Texas Pro-Life Site Kicked Off of GoDaddy

Liberals are celebrating that extreme censorship has now spread to the pro-life movement.

The Daily Stormer was the first site to have its domain pulled in 2017, and since then, 8chan, Infowars, and others have suffered this fate.

Daily Beast:

An online whistleblower portal created to punish anyone providing abortion services in Texas has suffered another defeat in its quest to enforce the state’s new six-week abortion ban as it was forced to disable the function allowing it to collect anonymous tips.

The site, created by the evangelical group Texas Right to Life, had gotten the boot from hosting provider GoDaddy on Friday, but it had found a new home alongside neo-Nazis and white supremacists on Saturday. That’s when Epik, a provider known for hosting right-wing extremist groups, welcomed ProLifeWhistleblower.com to its client roster, according to domain registration data cited by Ars Technica.

The move is just the latest fallout from the state’s draconian “Texas Heartbeat Act” that took effect on Sept. 1, banning abortions outright after the sixth week of pregnancy—before most women realize they are pregnant. Also known as SB 8, it was signed into law by Gov. Greg Abbott, a Republican, in May. And while there are loopholes for a mother whose life is in danger, the act does not include exceptions for rape or incest. In addition to targeting doctors who provide abortions, SB 8 also opens the door to lawsuits against insurance companies and even transportation services that might be involved at some point along the way.

To facilitate enforcement of the law, Texas Right to Life set up a digital tip line that lets Texans file anonymous reports about suspected violations.

“The Texas Heartbeat Act is unique because it calls upon private citizens to hold abortion providers and their enablers accountable,” the site explains (emphasis theirs). “Any person can sue any abortion provider who kills an unborn child after six weeks of gestation—and any person can sue anyone who aids or abets these illegal abortions. All of these individuals must pay damages to the person who sued them of at least $10,000 for each illegal abortion that they perform or assist.”

Texas Right to Life says it “will ensure that these lawbreakers are held accountable for their actions,” the site continues. “Use the links below to report anyone who is violating the Texas Heartbeat Act by aiding or abetting a post-heartbeat abortion. And report any person or entity that aids or abets (or that intends to aid or abet) an illegal abortion in Texas.”

GoDaddy had informed Texas Right to Life late Thursday that it would no longer be hosted, and to find another provider within 24 hours.

Texas Right to Life communications director Kim Schwartz on Friday wrote a blog post denouncing GoDaddy’s decision to drop the site, complaining that “keyboard warriors harassed GoDaddy” to cut ties with the group.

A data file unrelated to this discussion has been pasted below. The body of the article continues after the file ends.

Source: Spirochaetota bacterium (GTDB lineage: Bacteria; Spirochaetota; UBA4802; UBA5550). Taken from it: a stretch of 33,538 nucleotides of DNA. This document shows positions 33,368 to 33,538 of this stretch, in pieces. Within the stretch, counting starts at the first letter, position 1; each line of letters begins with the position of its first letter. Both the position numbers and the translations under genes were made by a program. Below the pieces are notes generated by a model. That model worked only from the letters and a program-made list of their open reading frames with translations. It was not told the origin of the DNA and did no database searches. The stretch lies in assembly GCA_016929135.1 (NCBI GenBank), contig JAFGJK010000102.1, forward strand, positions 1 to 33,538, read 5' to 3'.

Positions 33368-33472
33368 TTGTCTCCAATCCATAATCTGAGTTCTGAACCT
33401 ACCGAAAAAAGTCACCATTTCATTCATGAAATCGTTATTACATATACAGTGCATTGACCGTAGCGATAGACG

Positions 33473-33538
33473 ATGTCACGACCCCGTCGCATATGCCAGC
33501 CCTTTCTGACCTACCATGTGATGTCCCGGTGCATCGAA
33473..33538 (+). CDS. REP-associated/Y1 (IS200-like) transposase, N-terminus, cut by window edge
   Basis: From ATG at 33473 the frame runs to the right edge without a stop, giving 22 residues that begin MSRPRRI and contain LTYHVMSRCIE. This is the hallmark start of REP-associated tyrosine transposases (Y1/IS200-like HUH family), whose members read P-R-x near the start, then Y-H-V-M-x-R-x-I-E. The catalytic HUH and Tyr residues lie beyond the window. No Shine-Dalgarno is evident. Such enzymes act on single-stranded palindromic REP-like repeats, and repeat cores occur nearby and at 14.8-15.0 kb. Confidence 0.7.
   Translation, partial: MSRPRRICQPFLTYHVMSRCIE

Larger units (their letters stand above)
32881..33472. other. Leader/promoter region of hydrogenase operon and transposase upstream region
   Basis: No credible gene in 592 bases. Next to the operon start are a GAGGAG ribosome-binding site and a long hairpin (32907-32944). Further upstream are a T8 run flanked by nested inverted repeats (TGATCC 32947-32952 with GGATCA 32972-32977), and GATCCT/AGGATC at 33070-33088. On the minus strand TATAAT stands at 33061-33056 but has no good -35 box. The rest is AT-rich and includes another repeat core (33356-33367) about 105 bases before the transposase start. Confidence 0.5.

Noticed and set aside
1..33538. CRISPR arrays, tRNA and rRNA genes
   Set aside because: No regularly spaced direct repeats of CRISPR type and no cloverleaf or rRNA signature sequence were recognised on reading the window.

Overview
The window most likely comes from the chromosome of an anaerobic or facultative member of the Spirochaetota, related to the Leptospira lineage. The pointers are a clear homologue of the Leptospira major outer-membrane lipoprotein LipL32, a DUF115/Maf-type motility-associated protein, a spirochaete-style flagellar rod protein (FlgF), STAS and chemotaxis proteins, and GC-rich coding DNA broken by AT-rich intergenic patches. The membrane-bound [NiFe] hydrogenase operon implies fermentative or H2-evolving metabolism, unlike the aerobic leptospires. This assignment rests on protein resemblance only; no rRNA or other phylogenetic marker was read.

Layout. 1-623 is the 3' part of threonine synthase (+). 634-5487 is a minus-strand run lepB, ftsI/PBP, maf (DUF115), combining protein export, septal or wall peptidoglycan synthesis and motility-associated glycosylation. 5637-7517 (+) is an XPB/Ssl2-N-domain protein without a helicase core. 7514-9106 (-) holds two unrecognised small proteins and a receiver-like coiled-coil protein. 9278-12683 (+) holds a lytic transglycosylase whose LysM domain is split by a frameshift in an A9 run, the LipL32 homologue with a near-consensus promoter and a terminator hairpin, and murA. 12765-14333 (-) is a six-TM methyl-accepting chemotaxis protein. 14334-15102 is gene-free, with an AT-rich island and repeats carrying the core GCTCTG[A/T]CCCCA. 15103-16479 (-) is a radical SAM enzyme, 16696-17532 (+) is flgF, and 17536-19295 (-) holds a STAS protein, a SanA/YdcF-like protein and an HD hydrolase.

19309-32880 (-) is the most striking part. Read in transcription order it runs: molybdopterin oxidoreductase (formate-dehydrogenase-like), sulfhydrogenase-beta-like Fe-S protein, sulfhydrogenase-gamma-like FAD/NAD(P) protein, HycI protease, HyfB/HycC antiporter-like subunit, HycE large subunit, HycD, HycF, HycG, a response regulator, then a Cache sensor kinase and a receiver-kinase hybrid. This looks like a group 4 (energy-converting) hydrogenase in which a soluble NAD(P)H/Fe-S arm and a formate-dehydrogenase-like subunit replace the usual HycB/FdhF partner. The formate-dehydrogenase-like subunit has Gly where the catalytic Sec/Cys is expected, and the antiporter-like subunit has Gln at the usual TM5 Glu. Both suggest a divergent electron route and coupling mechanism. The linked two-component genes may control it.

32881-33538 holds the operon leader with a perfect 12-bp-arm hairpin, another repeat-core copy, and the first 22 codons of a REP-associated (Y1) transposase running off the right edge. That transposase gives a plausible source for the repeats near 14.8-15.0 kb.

“We will not be silenced,” Texas Right to Life communications director Kimberlyn Schwartz told The Daily Beast in an email.

“If anti-Lifers want to take our website down, we’ll put it back up. No one can keep us from telling the truth. No one can stop us from saving lives. We are not afraid of the mob. Anti-Life activists hate us because we’re winning. Hundreds of babies are being saved from abortion right now because of Texas Right to Life, and these attacks don’t change that.”

According to Schwartz, GoDaddy “neglected to specify” which rules the site had broken. But GoDaddy told Ars Technica that “the site violated multiple provisions,” including one that forbids using GoDaddy to “collect or harvest… non-public or personally identifiable information” without “prior written consent.”

The site had then quickly moved to Epik, a hosting provider that has in the past worked with other entities no one else would touch, including alt-right Twitter clone Parler, internet hate speech haven 8Chan, and Gab, the social network favored by Pittsburgh synagogue shooter Robert Bowers.

Epik’s CEO is a Dutch-American businessman in his 50s named Robert Monster—which is indeed his real name.

One of Epik’s selling points was that it would work with anyone who could pay, such as Alex Jones, the Sandy Hook truther behind conspiracy site Infowars. (Monster apparently draws the line at The Daily Stormer, a virulently anti-Semitic website he sent packing in 2019.)

Monster did not draw that line.

That line was drawn by the companies that provide services for Monster’s services, meaning that line can and will be drawn wherever the powers that be want it to be drawn.

What we’ve seen over the last five years is a circle moving out from me onto various other forms of legal media. As the ring for the types of content that are banned is expanded, so are the types of banning. I received every possible ban in 2017, and then was further pressured in 2019 when Epik dumped me.

All of these other people being censored will suffer the same. It’s idiotic to go out there and say “I will not be censored.” They will censor anyone they want, and there is nothing anyone can do about it.

Typically, they do as much censorship as is necessary. For most people that just means social media bans. But increasingly, it means these more extreme bans, including undermining the ability to host a domain.

The Jews are really going nuts over this abortion thing, so they might go ahead and pressure Monster to remove this site as well.

As there is no longer any pretext of freedom of speech – none of this “just start your own X” – I would expect the censors to really start swooping on people big time.

The Jews are out there now saying it’s in their religion that they have to get abortions.

I also saw this.